In the wake of a minor revolution in Hollywood, female representation seems to be booming on film, and diversity in casting is becoming more and more common. It seems only natural that a film like 'Crazy Rich Asians' should flourish in that environment - but with a lot riding on its success as proof of concept, can it entertain as well as push the industry's boundaries?
Rachel Chu (Constance Wu, TV’s ‘Fresh off the Boat’) is an American-Chinese economics professor in New York, and dating Nick Young (Henry Golding) for a year when he invites her back to his family’s home in Singapore for his best friend’s wedding. Nick’s always been extremely tight-lipped about his family - so it’s a huge shock that the Young family are essentially Singaporean royalty, and they’re crazy rich. After meeting Nick’s mother Eleanor (Michelle Yeoh, 'Guardians of the Galaxy Vol. 2', 'Crouching Tiger, Hidden Dragon'), it’s clear to the couple she’s adverse to Nick’s choice in girlfriend - but can Rachel change her mind with so many scheming family members and friends trying to bring her down?
There are two very, very important points to make about this film: 1) this is one of the most attractive casts you will ever see together on screen, and 2) it’s a whole lot of fun, but at the end of the day, it’s a pretty classic romcom. Sure, there isn’t a white cast member to be seen - and trust me, the film’s no worse for it - and it’s a little more elaborate than the usual boy meets girl, boy and girl fall in love, boy and girl overcome hurdle, boy and girl live happily ever after. There are a few cultural hurdles to overcome - namely, the close-knit, overly protective and inevitably meddling family, but there’s also a lot of oh-so-true references to the speed at which gossip travels in Asian circles, as well as clichés about the stinginess of rich people. But strip away all of the garishly shiny gold exterior, and the scaffolding is a tried-and-true romantic comedy formula.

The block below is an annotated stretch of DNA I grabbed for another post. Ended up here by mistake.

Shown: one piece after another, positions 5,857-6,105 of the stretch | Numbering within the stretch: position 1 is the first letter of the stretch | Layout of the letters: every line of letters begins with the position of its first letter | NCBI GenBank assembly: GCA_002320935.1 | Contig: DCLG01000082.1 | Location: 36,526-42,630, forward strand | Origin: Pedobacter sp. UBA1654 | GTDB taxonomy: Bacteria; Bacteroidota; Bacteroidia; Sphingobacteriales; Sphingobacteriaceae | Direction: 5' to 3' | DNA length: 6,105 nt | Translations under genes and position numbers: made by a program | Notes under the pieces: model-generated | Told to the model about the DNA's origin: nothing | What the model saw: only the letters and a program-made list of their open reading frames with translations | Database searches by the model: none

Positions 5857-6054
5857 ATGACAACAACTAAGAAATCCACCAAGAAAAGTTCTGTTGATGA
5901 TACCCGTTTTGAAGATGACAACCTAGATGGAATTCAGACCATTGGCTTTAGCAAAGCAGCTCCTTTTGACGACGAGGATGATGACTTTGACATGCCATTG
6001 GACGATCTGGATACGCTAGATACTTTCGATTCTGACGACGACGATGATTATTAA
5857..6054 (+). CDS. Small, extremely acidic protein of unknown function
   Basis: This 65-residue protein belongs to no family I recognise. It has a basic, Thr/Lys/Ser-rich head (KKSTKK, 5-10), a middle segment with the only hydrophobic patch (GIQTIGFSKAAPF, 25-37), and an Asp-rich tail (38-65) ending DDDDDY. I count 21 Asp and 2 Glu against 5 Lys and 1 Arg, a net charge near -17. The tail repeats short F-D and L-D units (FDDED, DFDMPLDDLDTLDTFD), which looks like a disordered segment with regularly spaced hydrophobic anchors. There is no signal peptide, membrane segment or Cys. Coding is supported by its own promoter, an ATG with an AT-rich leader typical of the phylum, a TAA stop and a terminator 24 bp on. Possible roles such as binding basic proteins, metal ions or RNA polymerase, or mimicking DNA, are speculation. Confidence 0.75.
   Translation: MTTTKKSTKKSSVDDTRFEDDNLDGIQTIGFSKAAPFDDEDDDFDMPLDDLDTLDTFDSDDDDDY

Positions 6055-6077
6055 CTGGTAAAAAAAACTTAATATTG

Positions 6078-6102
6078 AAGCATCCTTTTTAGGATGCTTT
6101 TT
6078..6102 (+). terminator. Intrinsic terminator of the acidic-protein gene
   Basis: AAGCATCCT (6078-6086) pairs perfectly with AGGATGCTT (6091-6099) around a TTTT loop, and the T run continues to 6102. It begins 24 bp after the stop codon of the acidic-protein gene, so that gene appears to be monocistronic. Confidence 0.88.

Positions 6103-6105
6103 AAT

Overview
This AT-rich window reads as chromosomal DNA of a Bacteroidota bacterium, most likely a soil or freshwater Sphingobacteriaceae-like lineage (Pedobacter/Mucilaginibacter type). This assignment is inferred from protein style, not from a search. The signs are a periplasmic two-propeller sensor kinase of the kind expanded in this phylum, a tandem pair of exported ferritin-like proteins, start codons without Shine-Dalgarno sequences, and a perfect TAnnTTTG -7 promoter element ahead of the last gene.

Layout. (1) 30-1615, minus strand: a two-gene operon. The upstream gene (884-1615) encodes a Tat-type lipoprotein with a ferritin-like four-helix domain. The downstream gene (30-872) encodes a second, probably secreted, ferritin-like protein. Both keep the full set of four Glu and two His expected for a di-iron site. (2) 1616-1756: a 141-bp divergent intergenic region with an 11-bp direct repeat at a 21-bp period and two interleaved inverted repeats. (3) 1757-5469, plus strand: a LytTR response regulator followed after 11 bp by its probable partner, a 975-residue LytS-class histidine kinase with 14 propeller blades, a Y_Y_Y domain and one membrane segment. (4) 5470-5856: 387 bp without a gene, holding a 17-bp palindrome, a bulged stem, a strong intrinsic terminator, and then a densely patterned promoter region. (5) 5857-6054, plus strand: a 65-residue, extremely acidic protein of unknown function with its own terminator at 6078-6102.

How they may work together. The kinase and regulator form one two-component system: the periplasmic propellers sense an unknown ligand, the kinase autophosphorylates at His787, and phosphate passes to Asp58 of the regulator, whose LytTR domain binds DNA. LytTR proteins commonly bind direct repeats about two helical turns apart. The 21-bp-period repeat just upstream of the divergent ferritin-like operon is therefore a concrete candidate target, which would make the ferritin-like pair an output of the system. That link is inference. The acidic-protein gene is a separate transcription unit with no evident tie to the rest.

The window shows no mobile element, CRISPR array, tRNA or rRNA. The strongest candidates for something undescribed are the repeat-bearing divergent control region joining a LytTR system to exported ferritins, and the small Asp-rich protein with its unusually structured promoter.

Which is not to say that it’s not an enjoyable experience, and you can tell that the cast had a lot of fun making it, from the key players to the immense and brilliant supporting cast. As always, Constance Wu is a delight to watch - her natural style and charismatic personality make her an excellent choice for the lead of this film. Quite possibly the most hilarious moments of the film come in the scenes between her and Awkwafina ('Bad Neighbours 2', 'Ocean's 8'), who plays Rachel’s college friend Peik Lin - and for that matter, any interactions with her family, including Ken Jeong ('The Hangover' franchise, TV's 'Community') and Chieng Mun Koh.
Henry Golding also seems to be making a splash in Hollywood at the moment (I mean, just look at him, it’s no real surprise), and he plays well against Chu as the filthy rich but down-to-earth boyfriend. They have a believable chemistry, and come the end of the film, you’ll definitely be rooting for them to be together. On the other end of the spectrum is Michelle Yeoh as Nick’s mum, who delivers almost entirely unveiled barbs of spitefulness towards Rachel throughout the entirety of the film. People in my screening were audibly gasping and sighing at some of the vicious comments that came from the maternal monster.
As always, Constance Wu is a delight to watch - her natural style and charismatic personality make her an excellent choice for the lead of this film. Quite possibly the most hilarious moments of the film come in the scenes between her and Awkwafina.
For a relatively low-budget film for Hollywood - roughly around just $20 million - director Jon M. Chu (‘Now You See Me 2’, ‘G.I. Joe: Retaliation’, ‘Step Up 2’ & ‘3D’) and his cinematographer Vanja Cernjul certainly make the film look a million bucks. There are lavish parties in sprawling estates, probably the most ludicrous bachelor and hen’s parties you’ve ever seen, numerous grand fireworks displays and, of course, the completely over-the-top wedding. But this is also interspersed with humbler city and street scenes, giving a glimpse at the real Singapore.
What will be interesting is how this film is received around the world. Much like ‘Love, Simon’, which was Hollywood’s first big-budget endeavour into queer film, ‘Crazy Rich Asians’ is arguably the first non-white Hollywood movie. While its title promises to portray Asia as a whole, the film itself is essentially isolated to Singaporean and Chinese culture. Nonetheless, as far as diverse representation goes, this is a huge step forward for Hollywood, and should perform well in the all-vital Chinese market.
I truly hope this film does well at the box office, because it deserves to. It’s a huge amount of fun, with a beautiful and talented cast. I laughed, I (yes, I admit it) cried, and I left having enjoyed my time in the cinema. Granted, two hours is a little bit of a stretch for a romcom, but that’s the only real criticism I can offer up for the film. ‘Crazy Rich Asians’ is a light-hearted, amusing and witty outing, with a enough emotion to bring out the romantic in you - you’d be hard-pressed not to fall in love with it too.